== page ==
This research adds to our understanding of premature graying in dogs, and what’s most exciting about that is the possibilities it opens for helping dogs. Being anxious or fearful and struggling with impulse control are hard on dogs, and any help dogs receive for these issues can be beneficial. If premature graying provides a tip-off to professionals that these issues may be present, intervention may be more likely to happen and to happen faster. If behaviorists, veterinarians, trainers and other dog professionals know that a gray muzzle in a young dog may indicate that the dog suffers with these issues, perhaps they will more thoroughly assess them, or refer them to other people for evaluation. It’s just another way that people can potentially make life better and easier for many dogs.
Do you have a dog who has gone prematurely gray? If so, do you think anxiety, impulsivity or fear is an issue for your dog?
News: Guest Posts
Airline staff said the dog was too big
December 2 2016
During the recent Thanksgiving weekend, one family’s travel headaches were made even more unpleasant because of American Airline’s treatment of a service dog and the people with him. The family was forced to get off the plane when a manager came on board and told them the dog was too big.
Chug is a 110-pound Labradoodle and a service dog who goes everywhere with twelve-year old Bryant. The dog’s job is to detect an oncoming seizure and to assist the child during the seizure. The family had no issues on the other three flights with Chug during their travels and had completed all the paperwork required in order for him to fly with them. Before being forced to deplane, a flight attendant had told them that the dog had to be under the seat, and the family complied with that request.
Because they were kicked off the plane, they had to stay overnight in a hotel on Thanksgiving, and were booked for a flight the next day that went to St. Louis, Missouri, which is three hours from their home, instead of to Evansville, Illinois where they live. They rented a car, drove three hours, and had to return the car to the airport as well.
American Airlines is looking into the incident, which occurred on a flight operated by a regional carrier. They have apologized to the family, who has been contacted by customer relations. Even taking into account the low standards most people have of airline’s customer service, the way this family was treated fell far short of expectations.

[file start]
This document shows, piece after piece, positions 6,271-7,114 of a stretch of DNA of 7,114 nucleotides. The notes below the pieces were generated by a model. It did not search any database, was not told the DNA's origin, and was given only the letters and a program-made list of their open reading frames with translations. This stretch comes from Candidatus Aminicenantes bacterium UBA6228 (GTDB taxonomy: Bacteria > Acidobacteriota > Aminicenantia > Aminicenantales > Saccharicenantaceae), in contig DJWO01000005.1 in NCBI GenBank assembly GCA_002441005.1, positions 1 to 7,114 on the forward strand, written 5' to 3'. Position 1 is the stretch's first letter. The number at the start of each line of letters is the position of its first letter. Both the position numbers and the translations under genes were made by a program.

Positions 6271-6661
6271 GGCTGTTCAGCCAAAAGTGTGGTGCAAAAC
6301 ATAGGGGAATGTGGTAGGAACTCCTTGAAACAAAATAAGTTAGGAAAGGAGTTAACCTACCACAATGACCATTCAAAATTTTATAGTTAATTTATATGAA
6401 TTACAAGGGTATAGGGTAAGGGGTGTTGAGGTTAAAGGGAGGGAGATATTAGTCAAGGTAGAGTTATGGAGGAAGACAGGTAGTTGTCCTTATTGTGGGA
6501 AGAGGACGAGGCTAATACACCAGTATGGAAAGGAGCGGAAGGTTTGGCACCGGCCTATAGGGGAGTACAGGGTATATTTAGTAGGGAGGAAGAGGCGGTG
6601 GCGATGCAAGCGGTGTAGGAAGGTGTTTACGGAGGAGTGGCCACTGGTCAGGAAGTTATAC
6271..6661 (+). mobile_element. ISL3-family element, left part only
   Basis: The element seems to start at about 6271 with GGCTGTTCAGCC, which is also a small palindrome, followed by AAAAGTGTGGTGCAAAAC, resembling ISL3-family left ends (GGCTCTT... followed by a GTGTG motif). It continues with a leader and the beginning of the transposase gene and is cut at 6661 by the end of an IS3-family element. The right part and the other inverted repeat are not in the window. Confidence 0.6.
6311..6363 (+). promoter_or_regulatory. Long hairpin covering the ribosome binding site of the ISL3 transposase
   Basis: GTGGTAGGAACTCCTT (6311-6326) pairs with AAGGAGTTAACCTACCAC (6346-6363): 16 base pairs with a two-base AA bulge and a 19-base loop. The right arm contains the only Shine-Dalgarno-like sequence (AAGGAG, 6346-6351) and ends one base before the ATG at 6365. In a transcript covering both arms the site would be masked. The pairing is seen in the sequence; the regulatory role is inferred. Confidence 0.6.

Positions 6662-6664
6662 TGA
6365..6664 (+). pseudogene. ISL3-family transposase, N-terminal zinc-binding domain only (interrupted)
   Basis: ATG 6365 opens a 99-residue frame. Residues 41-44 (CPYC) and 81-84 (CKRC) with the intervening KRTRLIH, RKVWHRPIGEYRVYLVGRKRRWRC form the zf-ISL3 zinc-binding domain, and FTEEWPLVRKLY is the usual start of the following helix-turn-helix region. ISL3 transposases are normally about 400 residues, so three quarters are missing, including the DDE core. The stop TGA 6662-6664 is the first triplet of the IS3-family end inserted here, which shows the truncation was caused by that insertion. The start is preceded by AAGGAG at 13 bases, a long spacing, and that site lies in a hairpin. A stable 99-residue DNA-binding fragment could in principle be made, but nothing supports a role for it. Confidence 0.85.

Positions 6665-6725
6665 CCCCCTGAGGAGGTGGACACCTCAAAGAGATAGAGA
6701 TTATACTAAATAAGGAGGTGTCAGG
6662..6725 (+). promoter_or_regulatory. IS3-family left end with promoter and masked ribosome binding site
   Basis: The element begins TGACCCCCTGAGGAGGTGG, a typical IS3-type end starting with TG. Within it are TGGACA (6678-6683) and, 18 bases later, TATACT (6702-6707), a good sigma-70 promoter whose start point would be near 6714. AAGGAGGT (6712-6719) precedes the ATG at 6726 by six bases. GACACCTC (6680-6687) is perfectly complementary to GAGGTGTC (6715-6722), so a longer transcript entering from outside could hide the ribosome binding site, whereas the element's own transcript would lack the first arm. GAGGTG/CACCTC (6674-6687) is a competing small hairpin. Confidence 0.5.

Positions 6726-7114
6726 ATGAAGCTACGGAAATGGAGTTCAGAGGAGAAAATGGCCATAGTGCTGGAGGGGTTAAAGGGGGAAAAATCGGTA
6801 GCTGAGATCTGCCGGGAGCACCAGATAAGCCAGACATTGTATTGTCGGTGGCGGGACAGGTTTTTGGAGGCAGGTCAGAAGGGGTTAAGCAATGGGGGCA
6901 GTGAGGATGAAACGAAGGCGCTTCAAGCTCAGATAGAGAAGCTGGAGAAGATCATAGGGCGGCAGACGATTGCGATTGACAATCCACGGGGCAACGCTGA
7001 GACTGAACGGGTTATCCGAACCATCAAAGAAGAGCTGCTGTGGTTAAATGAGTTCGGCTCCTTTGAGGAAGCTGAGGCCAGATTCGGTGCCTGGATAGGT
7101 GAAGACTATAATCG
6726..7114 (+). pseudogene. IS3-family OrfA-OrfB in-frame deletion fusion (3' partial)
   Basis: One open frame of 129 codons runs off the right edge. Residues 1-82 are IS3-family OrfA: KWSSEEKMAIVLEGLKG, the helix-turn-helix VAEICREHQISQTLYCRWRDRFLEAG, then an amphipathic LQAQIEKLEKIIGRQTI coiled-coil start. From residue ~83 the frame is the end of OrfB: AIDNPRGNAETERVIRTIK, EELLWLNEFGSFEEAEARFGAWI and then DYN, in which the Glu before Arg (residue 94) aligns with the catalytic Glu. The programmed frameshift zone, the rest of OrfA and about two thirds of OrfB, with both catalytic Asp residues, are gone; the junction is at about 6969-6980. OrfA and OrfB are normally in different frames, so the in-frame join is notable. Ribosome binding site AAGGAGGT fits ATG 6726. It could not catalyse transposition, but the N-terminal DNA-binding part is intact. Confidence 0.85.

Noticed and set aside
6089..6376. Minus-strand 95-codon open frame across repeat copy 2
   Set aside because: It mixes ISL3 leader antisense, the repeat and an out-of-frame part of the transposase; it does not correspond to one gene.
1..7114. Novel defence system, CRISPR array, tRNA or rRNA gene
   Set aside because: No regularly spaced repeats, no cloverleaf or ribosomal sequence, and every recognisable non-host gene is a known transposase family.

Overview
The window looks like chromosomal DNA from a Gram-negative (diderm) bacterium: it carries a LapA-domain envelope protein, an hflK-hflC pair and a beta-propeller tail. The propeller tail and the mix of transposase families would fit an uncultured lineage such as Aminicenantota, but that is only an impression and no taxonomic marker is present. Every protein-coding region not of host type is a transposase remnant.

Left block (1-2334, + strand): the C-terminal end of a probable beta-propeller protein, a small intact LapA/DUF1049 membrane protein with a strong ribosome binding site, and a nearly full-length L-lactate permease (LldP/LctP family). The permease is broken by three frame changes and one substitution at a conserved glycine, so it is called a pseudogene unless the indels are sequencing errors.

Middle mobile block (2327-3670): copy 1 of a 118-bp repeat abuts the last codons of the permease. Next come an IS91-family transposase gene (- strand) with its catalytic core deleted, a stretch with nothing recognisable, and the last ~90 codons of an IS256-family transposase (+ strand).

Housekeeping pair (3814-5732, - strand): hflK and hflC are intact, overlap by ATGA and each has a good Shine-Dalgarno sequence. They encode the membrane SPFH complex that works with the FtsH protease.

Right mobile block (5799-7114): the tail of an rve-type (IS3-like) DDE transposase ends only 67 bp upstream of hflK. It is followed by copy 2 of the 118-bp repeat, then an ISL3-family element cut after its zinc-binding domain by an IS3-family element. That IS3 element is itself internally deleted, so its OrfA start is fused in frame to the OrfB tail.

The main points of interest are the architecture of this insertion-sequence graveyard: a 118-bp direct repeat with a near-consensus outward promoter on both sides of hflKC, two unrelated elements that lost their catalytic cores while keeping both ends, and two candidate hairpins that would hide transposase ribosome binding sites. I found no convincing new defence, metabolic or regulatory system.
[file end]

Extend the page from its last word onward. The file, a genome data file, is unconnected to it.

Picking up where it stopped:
News: Guest Posts
It’s a full house each night
November 30 2016
The Hott Spott in Mytilene, Lesbos in Greece does more than serve the people of the area. The café also gives stray dogs a warm place to sleep. Every night after the place closes, the owner lets dogs in so they can spend the night out of the cold.
When this photo was posted on Facebook, the photographer (Eustratios Papanis), included a request to join the page to help animal protection efforts. The laws in Greece are generally supportive of good care for animals, but the sinking economy has led to a much larger stray dog population than before. Many people are abandoning pets who they cannot care for properly, and there are still issues with neglect and indifference.
With refugees flooding the area, resources are stretched thin, yet according to Papanis, compassion towards people as well as animals has created a solidarity of kindness among many residents. One café that takes in a few dogs each night is just a sign of the love towards animals so prevalent in this country.
The comments to the original post are in many languages and from many countries, showing that this photo has truly touched hearts around the world.
Dog's Life: Lifestyle
No outfit is safe anymore
November 29 2016
The neighbors at the end of our block recently adopted a fourth dog, which no doubt has made for many changes in the household and a lot of adjustments for everyone. All the dogs get along, and the transition seems to have been smooth. I’ve only heard one comment about the new challenges, which is “Now no color is safe to wear!”